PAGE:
After a historic year for interest rates, 2021 is likely to be far calmer in the home loan market, so should you fix your home loan?
There were three cash rate cuts from the Reserve Bank (RBA) in 2020, two in March, the first time the rate has been cut twice in a month, and another in November. Two 25 basis point and one 15 basis point cut later and Australia’s cash rate now sits at a record low 0.10%. RBA Governor Phillip Lowe has stated the cash rate is unlikely to be raised for at least three years, with economic recovery from COVID expected to be uneven and protracted.
He also ruled out negative rates, meaning the cash rate is likely to stay at 0.10% for some time. As a result, variable interest rates are also unlikely to see much movement. So with rates at rock bottom and seemingly unlikely to move, should you fix your rate?
The main benefit of a fixed rate is the certainty it provides. A fixed-rate means your interest rate is locked in for a period of time, typically anywhere from one to five years. Consequently, your repayments are also locked in, which means you’re safe from any potential interest rate rises which will increase your repayments.
Having your repayments locked in means you have cashflow certainty and can budget accordingly for the period you’ve fixed. For example, if your repayments are locked in at $2,000 a month for five years and will go up to $2,200 when the fix ends, you could put away that extra $200 each month for five years for a holiday or renovations.
- You are immune from any rate increases
- You can budget easily because you know your exact repayments for years to come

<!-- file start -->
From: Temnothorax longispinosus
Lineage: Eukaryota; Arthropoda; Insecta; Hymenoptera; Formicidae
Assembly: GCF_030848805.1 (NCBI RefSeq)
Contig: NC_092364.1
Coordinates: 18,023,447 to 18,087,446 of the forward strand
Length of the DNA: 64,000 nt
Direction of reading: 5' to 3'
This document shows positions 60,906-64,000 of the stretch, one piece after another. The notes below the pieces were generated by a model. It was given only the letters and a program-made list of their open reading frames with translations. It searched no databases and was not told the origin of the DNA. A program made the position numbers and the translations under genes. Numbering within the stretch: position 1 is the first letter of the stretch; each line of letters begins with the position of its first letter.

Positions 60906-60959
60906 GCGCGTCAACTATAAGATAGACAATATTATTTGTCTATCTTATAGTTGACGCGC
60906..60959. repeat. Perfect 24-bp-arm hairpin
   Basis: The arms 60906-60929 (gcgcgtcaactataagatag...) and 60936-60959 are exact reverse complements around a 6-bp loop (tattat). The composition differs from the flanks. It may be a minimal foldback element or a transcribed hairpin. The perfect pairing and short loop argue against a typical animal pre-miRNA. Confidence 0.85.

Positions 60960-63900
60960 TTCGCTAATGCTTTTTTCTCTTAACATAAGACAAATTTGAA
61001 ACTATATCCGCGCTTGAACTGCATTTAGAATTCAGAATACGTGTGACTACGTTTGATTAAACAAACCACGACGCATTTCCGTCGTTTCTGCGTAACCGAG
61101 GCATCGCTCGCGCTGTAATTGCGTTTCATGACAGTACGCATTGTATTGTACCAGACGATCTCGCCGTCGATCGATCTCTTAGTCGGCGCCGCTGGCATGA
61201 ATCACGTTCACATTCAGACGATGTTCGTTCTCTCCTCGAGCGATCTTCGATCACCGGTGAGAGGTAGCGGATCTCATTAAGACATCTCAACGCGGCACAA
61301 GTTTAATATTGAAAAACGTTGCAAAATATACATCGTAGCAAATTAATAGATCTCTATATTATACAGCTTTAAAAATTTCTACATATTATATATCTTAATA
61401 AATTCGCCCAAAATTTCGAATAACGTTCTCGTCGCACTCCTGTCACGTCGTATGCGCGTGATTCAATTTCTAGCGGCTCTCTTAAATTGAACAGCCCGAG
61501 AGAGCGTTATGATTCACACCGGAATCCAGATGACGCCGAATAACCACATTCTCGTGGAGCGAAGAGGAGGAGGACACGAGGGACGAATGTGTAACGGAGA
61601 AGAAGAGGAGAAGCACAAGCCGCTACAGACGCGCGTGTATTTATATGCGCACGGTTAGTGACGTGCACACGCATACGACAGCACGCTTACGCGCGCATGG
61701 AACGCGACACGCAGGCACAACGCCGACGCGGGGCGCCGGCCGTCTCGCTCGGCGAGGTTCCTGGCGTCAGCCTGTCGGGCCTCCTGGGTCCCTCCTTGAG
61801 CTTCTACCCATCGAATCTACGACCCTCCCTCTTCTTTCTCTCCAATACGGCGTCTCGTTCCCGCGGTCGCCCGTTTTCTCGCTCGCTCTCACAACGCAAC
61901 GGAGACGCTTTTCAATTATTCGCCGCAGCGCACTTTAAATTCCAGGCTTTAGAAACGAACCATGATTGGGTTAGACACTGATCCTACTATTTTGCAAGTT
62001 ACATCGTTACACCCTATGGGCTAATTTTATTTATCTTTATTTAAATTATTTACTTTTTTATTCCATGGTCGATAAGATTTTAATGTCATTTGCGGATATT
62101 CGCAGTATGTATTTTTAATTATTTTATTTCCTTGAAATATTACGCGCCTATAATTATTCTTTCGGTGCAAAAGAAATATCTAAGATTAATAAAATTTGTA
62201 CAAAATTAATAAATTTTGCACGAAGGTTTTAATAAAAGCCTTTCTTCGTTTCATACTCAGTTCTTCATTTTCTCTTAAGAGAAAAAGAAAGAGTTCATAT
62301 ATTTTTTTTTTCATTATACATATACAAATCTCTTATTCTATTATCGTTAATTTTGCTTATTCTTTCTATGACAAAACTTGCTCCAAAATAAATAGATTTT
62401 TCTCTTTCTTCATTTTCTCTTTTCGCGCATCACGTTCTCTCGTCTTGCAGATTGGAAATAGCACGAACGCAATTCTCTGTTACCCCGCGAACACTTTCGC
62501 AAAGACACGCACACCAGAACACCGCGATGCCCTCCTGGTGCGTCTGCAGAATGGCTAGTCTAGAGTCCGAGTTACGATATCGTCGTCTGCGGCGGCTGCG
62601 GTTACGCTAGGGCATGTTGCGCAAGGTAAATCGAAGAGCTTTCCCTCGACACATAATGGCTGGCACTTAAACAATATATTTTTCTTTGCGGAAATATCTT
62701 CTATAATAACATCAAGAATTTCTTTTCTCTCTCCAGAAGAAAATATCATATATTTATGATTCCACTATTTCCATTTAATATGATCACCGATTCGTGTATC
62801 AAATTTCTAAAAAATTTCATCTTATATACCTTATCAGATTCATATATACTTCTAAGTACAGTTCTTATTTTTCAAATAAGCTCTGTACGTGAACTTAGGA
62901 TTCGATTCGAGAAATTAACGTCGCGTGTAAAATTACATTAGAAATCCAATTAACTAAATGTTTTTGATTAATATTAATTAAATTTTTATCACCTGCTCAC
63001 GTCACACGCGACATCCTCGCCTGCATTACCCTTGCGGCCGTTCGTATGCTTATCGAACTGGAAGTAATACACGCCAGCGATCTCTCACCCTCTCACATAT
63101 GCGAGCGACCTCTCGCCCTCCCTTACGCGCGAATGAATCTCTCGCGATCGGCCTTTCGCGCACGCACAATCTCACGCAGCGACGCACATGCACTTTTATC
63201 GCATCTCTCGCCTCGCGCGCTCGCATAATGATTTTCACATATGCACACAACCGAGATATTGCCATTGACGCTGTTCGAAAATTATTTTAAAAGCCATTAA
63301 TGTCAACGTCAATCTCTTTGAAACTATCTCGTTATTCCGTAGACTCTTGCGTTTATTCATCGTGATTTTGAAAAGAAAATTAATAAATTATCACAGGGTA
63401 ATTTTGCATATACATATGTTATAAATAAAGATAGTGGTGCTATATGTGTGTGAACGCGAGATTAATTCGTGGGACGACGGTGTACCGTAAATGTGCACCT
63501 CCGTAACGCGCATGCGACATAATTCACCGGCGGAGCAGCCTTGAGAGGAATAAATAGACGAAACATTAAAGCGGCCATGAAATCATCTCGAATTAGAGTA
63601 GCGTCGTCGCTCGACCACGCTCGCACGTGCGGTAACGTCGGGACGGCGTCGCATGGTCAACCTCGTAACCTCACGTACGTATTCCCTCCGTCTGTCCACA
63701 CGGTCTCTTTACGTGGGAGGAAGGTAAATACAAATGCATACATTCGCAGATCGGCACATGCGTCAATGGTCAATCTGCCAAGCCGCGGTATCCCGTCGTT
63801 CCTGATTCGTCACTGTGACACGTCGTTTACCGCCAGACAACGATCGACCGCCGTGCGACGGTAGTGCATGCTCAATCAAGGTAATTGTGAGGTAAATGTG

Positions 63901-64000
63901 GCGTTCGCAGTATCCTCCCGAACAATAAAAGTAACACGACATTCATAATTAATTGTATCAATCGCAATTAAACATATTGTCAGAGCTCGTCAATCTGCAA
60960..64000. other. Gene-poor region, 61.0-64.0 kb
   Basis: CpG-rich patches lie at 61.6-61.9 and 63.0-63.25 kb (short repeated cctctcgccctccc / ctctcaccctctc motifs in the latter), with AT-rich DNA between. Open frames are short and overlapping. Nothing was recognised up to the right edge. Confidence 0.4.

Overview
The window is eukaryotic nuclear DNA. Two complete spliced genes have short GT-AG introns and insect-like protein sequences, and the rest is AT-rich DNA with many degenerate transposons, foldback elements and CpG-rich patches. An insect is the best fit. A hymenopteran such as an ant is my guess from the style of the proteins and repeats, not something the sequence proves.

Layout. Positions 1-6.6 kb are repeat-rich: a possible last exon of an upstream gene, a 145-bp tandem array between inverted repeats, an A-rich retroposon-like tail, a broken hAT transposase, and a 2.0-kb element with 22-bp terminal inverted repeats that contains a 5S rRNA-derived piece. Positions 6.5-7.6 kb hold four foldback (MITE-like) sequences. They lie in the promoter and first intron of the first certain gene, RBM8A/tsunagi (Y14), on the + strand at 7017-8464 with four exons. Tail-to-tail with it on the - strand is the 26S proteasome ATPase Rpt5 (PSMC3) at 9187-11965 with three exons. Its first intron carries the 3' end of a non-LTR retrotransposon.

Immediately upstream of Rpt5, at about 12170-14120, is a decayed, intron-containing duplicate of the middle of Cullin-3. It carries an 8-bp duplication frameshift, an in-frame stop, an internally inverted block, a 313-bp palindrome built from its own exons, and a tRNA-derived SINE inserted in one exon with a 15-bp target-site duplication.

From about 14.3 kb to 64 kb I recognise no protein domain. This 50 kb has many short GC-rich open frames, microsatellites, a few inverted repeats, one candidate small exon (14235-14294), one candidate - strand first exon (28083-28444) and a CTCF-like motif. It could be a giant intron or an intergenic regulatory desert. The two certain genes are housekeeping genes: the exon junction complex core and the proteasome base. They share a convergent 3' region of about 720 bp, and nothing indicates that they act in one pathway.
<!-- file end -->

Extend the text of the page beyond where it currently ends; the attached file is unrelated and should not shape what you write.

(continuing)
- They generally cost a little bit more
- If rates fall you will not enjoy any savings
- They do not come with an offset
- They usually charge a break fee if you want to refinance
Before we get out the crystal ball and try to forecast the future of interest rates, let’s consider something that should be more predictable and more important – your personal circumstances.
Ultimately, you need to decide if it’s wise for you to choose fixed or variable based on your own short-term and long-term plans.
In return for the security of fixed rate loan, you’ll lose some flexibility and will face exit fees if you make changes to your loan or extra repayments during the fixed rate period.
That means the key question to ask is how much flexibility you’ll need over the fixed-rate period you are considering.
It could be a bad idea to fix your loan if, during the fixed term:
- You want to make large extra repayments on your loan
- You plan to renovate using equity from the property
- You want to sell your property
- You want to refinance your home loan
Before you ask if now is a good time to fix, remember to ask: “is now a good time for me to fix.”
Now, let’s look in the cup and read those economic tea leaves.
Predicting home loan interest rates has always been complicated but in the last couple of years, it has become even more difficult.
This is because the link between the Reserve Bank of Australia’s official overnight cash rate and home loan interest rates has been broken.
You wouldn’t know if from the media coverage but the Reserve Bank no longer effectively “sets” home loan interest rates at its board meeting each month.
Instead, they are determined by a range of factors including the RBA’s cash rate, the rates available on international funding markets where lenders get much of their capital and domestic competitive pressures.